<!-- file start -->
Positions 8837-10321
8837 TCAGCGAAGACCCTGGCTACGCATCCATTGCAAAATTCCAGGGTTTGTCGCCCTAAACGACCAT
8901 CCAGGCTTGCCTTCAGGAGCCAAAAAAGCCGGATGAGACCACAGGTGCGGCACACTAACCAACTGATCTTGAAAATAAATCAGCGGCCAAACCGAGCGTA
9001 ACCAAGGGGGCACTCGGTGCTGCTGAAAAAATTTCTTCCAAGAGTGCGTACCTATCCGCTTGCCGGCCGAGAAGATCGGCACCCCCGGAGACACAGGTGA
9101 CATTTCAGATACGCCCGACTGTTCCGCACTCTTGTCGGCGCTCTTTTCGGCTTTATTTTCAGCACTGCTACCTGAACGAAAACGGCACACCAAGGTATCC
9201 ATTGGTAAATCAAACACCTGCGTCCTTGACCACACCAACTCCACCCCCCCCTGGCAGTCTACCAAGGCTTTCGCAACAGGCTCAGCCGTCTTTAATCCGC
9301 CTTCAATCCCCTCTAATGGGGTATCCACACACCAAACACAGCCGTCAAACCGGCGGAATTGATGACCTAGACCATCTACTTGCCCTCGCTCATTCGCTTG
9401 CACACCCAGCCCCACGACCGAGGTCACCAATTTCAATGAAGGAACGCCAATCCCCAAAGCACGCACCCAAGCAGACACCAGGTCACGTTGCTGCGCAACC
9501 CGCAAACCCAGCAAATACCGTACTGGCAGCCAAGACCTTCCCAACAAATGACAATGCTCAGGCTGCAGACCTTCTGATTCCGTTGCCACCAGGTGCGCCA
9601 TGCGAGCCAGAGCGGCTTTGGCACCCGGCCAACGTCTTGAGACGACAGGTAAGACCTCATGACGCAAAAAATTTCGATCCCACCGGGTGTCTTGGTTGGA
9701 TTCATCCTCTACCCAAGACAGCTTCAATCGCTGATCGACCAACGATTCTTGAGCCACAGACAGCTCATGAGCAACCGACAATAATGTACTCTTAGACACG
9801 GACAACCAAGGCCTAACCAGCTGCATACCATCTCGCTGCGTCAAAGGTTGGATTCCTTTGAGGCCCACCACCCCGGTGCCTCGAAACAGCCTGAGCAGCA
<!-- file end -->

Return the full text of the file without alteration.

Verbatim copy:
Positions 8837-10321
8837 TCAGCGAAGACCCTGGCTACGCATCCATTGCAAAATTCCAGGGTTTGTCGCCCTAAACGACCAT
8901 CCAGGCTTGCCTTCAGGAGCCAAAAAAGCCGGATGAGACCACAGGTGCGGCACACTAACCAACTGATCTTGAAAATAAATCAGCGGCCAAACCGAGCGTA
9001 ACCAAGGGGGCACTCGGTGCTGCTGAAAAAATTTCTTCCAAGAGTGCGTACCTATCCGCTTGCCGGCCGAGAAGATCGGCACCCCCGGAGACACAGGTGA
9101 CATTTCAGATACGCCCGACTGTTCCGCACTCTTGTCGGCGCTCTTTTCGGCTTTATTTTCAGCACTGCTACCTGAACGAAAACGGCACACCAAGGTATCC
9201 ATTGGTAAATCAAACACCTGCGTCCTTGACCACACCAACTCCACCCCCCCCTGGCAGTCTACCAAGGCTTTCGCAACAGGCTCAGCCGTCTTTAATCCGC
9301 CTTCAATCCCCTCTAATGGGGTATCCACACACCAAACACAGCCGTCAAACCGGCGGAATTGATGACCTAGACCATCTACTTGCCCTCGCTCATTCGCTTG
9401 CACACCCAGCCCCACGACCGAGGTCACCAATTTCAATGAAGGAACGCCAATCCCCAAAGCACGCACCCAAGCAGACACCAGGTCACGTTGCTGCGCAACC
9501 CGCAAACCCAGCAAATACCGTACTGGCAGCCAAGACCTTCCCAACAAATGACAATGCTCAGGCTGCAGACCTTCTGATTCCGTTGCCACCAGGTGCGCCA
9601 TGCGAGCCAGAGCGGCTTTGGCACCCGGCCAACGTCTTGAGACGACAGGTAAGACCTCATGACGCAAAAAATTTCGATCCCACCGGGTGTCTTGGTTGGA
9701 TTCATCCTCTACCCAAGACAGCTTCAATCGCTGATCGACCAACGATTCTTGAGCCACAGACAGCTCATGAGCAACCGACAATAATGTACTCTTAGACACG
9801 GACAACCAAGGCCTAACCAGCTGCATACCATCTCGCTGCGTCAAAGGTTGGATTCCTTTGAGGCCCACCACCCCGGTGCCTCGAAACAGCCTGAGCAGCA